Researchers find a 'glitch' in pulsar 'glitch' theory

Dec 18, 2012
The Vela supernova remnant at optical wavelengths (Credit: CTIO/AURA/NSF), with location of the Vela pulsar indicated. Inset: Artist's impression of the pulsar’s interior, and the interaction between superfluid vortices and the nuclei that make up the star’s crust.

(Phys.org)—Researchers from the University of Southampton have called in to question a 40 year-old theory explaining the periodic speeding up or 'glitching' of pulsars.

A pulsar is a highly magnetised rotating neutron star formed from the remains of a supernova. It emits a rotating beam of , which can be detected by powerful telescopes when it sweeps past the Earth, rather like observing the beam of a lighthouse from a ship at sea.

Pulsars rotate at extremely stable speeds, but occasionally they speed up in brief events described as 'glitches' or 'spin-ups'. The prevailing theory is that these events arise as a rapidly spinning within the star transfers rotational energy to the star's crust, the component that is tracked by observations. However, Southampton academics have used a to disprove this.

Professor Nils Andersson explains: "Imagine the pulsar as a bowl of soup, with the bowl spinning at one speed and the soup spinning faster. between the surface of the bowl and its contents, the soup, will cause the bowl to speed up. The more soup there is, the faster the bowl will be made to rotate.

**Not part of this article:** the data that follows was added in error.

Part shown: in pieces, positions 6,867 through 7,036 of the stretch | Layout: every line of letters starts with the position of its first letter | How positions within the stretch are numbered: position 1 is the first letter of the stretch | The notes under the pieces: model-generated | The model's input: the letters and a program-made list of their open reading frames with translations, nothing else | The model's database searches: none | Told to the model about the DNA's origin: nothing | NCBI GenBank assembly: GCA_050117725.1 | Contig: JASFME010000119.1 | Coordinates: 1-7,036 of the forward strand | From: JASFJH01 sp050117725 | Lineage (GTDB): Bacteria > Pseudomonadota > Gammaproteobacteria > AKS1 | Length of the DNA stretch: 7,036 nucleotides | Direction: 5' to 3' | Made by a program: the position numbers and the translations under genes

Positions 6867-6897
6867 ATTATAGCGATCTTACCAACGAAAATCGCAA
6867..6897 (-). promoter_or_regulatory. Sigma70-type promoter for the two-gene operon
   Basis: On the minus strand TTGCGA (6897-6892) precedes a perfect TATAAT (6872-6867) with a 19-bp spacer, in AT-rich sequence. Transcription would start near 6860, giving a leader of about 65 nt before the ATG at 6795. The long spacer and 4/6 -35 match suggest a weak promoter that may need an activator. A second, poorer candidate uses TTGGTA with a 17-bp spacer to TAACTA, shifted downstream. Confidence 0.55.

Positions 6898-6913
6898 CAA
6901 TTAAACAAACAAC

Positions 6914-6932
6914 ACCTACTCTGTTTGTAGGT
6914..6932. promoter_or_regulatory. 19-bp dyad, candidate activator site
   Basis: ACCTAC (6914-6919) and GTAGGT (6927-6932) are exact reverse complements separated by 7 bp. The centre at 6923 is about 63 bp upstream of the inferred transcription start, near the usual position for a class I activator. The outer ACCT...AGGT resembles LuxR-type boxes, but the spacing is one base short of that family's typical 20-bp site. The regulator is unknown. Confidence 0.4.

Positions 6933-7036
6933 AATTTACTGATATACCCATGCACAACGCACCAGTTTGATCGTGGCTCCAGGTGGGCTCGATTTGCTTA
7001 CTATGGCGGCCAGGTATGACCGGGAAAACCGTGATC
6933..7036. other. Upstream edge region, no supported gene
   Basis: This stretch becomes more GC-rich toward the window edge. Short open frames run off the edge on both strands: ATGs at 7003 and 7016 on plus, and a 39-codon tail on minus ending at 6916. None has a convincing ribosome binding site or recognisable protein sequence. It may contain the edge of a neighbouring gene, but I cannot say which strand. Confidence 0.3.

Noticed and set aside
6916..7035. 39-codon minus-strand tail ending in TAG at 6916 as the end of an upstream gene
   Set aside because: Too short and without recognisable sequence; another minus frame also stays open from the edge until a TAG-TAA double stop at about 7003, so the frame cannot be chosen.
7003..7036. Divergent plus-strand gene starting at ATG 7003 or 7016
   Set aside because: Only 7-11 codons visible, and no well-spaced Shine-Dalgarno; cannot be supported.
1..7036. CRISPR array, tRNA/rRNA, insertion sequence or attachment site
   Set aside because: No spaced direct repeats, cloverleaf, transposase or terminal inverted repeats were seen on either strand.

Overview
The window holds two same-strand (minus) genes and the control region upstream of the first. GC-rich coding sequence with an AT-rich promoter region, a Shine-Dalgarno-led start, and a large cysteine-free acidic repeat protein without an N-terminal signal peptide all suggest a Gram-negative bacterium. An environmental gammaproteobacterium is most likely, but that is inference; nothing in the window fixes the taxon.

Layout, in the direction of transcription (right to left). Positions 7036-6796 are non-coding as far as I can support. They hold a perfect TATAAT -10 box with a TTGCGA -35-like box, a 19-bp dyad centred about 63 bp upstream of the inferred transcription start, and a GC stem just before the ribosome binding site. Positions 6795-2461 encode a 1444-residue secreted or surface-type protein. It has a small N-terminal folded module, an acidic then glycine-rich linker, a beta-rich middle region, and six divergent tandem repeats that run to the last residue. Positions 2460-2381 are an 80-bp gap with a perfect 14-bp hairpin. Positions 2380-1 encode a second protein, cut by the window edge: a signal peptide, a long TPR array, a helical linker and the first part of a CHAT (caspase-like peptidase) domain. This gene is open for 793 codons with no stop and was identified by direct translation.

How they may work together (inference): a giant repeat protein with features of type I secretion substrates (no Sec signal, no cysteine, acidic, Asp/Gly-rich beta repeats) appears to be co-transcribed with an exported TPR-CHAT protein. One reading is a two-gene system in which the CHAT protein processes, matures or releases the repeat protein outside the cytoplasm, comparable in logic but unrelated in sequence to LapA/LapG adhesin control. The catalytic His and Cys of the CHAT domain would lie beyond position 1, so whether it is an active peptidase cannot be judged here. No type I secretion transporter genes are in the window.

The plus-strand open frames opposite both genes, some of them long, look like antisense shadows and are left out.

"This analogy describes the concept behind the accepted theory of why pulsars suddenly increase speed or 'spin-up'. However, our research shows that these pulsar glitches are too large to be explained in this way. The amount of superfluid, or 'soup', available in the crust of a pulsar is too small to cause the kind of friction needed to create this effect."

Professor Andersson and Dr Wynn Ho from the University of Southampton used their calculations, in conjunction with data from and recent results from nuclear physics theory, to challenge current thinking on this subject.

The Southampton researchers have written a paper detailing their theory, produced in collaboration with Kostas Glampedakis at the Universidad de Murcia, Spain and Cristobal Espinoza at the University of Manchester. It is published in Physical Review Letters.

Explore further: Image: Galactic wheel of life shines in infrared

More information: Pulsar Glitches: The Crust is not Enough, N. Andersson, K. Glampedakis, W. C. G. Ho, and C. M. Espinoza, Phys. Rev. Lett. 109, 241103 (2012) physics.aps.org/synopsis-for/1… ysRevLett.109.241103

Synopsis: A Pulsar's Inner Secrets: physics.aps.org/synopsis-for/1… ysRevLett.109.241103

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User comments : 7

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jsdarkdestruction
5 / 5 (7) Dec 18, 2012
very interesting, i can tell you what its not though. secret alien codes describing a galactic superwave and subquantum kinetics to paul laviolette.
Parsec
5 / 5 (4) Dec 18, 2012
very interesting, i can tell you what its not though. secret alien codes describing a galactic superwave and subquantum kinetics to paul laviolette.

LOOLOLOL... I suspect your quite right.
omatwankr
3.9 / 5 (7) Dec 18, 2012